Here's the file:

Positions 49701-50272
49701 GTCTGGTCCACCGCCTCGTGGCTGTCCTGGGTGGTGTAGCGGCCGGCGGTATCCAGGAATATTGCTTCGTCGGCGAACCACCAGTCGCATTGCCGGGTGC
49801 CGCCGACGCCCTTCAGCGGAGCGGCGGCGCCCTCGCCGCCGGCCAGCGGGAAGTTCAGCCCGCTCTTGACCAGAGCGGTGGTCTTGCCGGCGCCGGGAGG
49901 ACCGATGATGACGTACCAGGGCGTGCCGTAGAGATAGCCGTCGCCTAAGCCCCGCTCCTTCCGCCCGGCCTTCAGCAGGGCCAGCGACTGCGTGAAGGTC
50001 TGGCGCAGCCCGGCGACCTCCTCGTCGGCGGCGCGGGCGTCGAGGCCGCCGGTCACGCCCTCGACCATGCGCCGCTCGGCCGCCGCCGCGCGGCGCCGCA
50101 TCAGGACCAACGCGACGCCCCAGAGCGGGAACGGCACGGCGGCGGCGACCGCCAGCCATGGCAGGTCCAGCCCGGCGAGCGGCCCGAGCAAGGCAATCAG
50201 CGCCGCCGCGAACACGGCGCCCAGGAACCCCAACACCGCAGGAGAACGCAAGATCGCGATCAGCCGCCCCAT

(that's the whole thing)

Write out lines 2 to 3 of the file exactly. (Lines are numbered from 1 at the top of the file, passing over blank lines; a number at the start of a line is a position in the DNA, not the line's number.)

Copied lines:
49701 GTCTGGTCCACCGCCTCGTGGCTGTCCTGGGTGGTGTAGCGGCCGGCGGTATCCAGGAATATTGCTTCGTCGGCGAACCACCAGTCGCATTGCCGGGTGC
49801 CGCCGACGCCCTTCAGCGGAGCGGCGGCGCCCTCGCCGCCGGCCAGCGGGAAGTTCAGCCCGCTCTTGACCAGAGCGGTGGTCTTGCCGGCGCCGGGAGG